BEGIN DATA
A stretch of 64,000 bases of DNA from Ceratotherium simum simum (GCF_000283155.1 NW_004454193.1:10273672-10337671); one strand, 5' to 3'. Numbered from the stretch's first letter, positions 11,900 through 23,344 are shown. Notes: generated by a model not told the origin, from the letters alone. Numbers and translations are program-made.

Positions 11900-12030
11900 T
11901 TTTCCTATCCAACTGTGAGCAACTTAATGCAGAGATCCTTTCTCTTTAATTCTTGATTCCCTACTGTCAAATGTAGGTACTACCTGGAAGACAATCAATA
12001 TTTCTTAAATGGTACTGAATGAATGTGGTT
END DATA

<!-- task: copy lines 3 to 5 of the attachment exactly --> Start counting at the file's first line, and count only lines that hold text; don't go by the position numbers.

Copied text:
11900 T
11901 TTTCCTATCCAACTGTGAGCAACTTAATGCAGAGATCCTTTCTCTTTAATTCTTGATTCCCTACTGTCAAATGTAGGTACTACCTGGAAGACAATCAATA
12001 TTTCTTAAATGGTACTGAATGAATGTGGTT